Sunday, July 24, 2011

The Book of the Foundations - Chapter 9 - St. Teresa of Avila - Teresa of Jesus

    The Book of the Foundations
           of S. Teresa of Jesus 
     of the Order of our Lady of Carmel  
          CHAPTER   9 

       Chapter    9   Contents 
 She Leaves Medina Del Campo 
     For The Foundation 
  Of  S. Joseph Of Malagon 

 1. Religious observance of Medina —

 2. Dona Luisa de la Cerda. — 

 3. The Saint accepts the house 
           offered by Dona Luisa. — 

 4. Observance of poverty. — 

 5. Foundation, April 11, 1568.         


Monastery of  Malagon 

1. Religious observance of Medina 
1. How I have wandered from my purpose ! 
and yet some of the advice 
  I have given 
may be more to the  purpose 
  than the account of the foundations
During  my stay in the house 
  of S. Joseph in Medina del Campo,             [1] 
it was a great joy to me 
  to see 
    - how the sisters were walking            [2]
          in the way of those 
              of S. Joseph's of Avila, 
          in all religious observances, 
              sisterly love, and spirituality; 
   - how our Lord was providing in the house
        what was necessary 
              for the church 
              as well as for the sisters. 
Nuns came in whom our Lord seems 
    to have chosen Himself, 
such as became the foundation 
     of such a building: 
I think that all the good that is to come 
  lies in these beginnings, 
   for those who come in afterwards 
      walk in the way 
   which they find prepared for them. 
2. Dona Luisa de la Cerda. — 

2. There lived in Toledo a lady, 
   sister of the duke of  Medina Celi, 
     and in whose house I had been staying 
    by the commandment of my superiors, 
        as I have largely set forth 
             in the account 
        of the foundation of S. Joseph's.       [3] 
She conceived a special affection for me, 
  and that must have been in some way 
a means to move her to do 
  what she did, 
   for His Majesty  very often 
      makes use of means 
   which to us 
      who know not what is coming 
    seem to be of  little worth.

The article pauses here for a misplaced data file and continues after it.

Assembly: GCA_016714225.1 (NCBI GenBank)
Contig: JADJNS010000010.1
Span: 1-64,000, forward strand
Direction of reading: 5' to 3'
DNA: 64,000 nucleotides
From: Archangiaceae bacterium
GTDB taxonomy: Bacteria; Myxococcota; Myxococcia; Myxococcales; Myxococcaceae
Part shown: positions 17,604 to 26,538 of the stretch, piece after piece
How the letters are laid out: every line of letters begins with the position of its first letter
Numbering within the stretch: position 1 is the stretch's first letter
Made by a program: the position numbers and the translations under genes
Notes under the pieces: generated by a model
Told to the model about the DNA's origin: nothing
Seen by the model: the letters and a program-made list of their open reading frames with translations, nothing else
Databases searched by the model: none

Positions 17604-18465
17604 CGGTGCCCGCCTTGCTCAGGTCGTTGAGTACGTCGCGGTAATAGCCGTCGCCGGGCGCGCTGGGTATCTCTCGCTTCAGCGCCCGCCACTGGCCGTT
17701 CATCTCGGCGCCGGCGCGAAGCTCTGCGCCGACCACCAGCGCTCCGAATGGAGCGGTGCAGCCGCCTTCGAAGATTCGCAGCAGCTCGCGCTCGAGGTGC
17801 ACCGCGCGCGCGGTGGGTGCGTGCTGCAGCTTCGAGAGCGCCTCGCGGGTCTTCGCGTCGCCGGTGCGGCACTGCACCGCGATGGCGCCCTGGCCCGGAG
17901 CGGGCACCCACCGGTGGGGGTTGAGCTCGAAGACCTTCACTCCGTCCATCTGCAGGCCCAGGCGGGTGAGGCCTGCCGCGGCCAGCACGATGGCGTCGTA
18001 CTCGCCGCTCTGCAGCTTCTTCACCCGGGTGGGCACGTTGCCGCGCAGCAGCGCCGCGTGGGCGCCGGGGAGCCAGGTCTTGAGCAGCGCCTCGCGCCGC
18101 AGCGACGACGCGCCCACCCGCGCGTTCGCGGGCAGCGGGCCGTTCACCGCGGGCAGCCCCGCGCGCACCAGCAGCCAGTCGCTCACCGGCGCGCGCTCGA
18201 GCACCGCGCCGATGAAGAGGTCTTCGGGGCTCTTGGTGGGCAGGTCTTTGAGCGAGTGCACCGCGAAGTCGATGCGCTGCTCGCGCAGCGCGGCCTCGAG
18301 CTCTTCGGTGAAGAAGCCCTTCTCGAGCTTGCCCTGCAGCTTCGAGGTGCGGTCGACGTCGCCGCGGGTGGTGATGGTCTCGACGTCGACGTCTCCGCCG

When this lady heard 
   that I had authority to found monasteries,
she began to press me very much 
   to found one in the town of Malagon,          
which belonged to her. 
I would not hear of it at all, 
  because it was so small a place, 
  because I should be forced to accept
      an endowment for our maintenance, 
  and I had a very great dislike to do that. 
3. The Saint accepts the house 
           offered by Dona Luisa. — 
3. I laid the matter 
   before learned men and my confessor;    [4]
   they told me 
    - I was in the wrong, 
            for the holy council authorised           [5]
          the possession of revenues; 
    - that I ought not, 
                   because of any opinion 
                   I held on the subject, 
            to give up the foundation of a house 
      wherein our Lord might be so well served.
 Added to this 
     were the urgent requests of that lady, 
  and I could therefore 
     do no less than accept the foundation. 
She gave us a sufficient endowment, 
   for I always wished the monasteries 
to be 
        either altogether poor 
        or to possess enough so 
            that the nuns should never be forced 
                to beg of anybody 
            for that which might be necessary 
                for them. 
4. Observance of poverty. — 
4. I insisted with all my might that
      - no nun should possess 
            anything of her own, and 
      - on the perfect observance 
            of the constitutions 
         as in other houses founded in poverty. 
When all the deeds were drawn up, I  
   - sent for certain sisters                                [6] 
          for the foundation, and 
   - went with the lady to Malagon, 
but the house was not yet prepared 
         for us, and 
  so we were lodged for more than a week 
        in one of the rooms of the castle. 
5. Foundation, April 11, 1568.  
5. On Palm Sunday, [11th April] 1568,       [7]
the parishioners came in procession 
   to receive us, 
and we, in our white mantles, 
   with our veils over our faces, 
went with them to the church, 
   where a sermon was preached, 
and from which the Most Holy Sacrament 
   was carried into our monastery. 
It was a cause of much devotion in all, 
I remained there some days. 
One day in prayer, after Communion, 
  I heard our Lord say 
that He would be greatly honoured 
   in that house. 
I think I was there not quite two months,
  for I was pressed in spirit 
to found the house in Valladolid; 
and the reason was 
   what I am going now to tell. 

                            Foot Notes:
  From the Assumption to the end of October 
 See Foundationa: Ch. III #17  
 Dona Luisa de la Cerda, 
   sister of Don Juan de la Cerda, 
   duke of  Medina Celi 
   and widow since 18 January 1561,
   of Don Arias Pardo de Saavedra, 
       Lord of Malagon. 
  She lost six of her seven children 
    in their infancy. 
  See Life, ch. xxxiv. i 
  and passim. (frequently in her writings)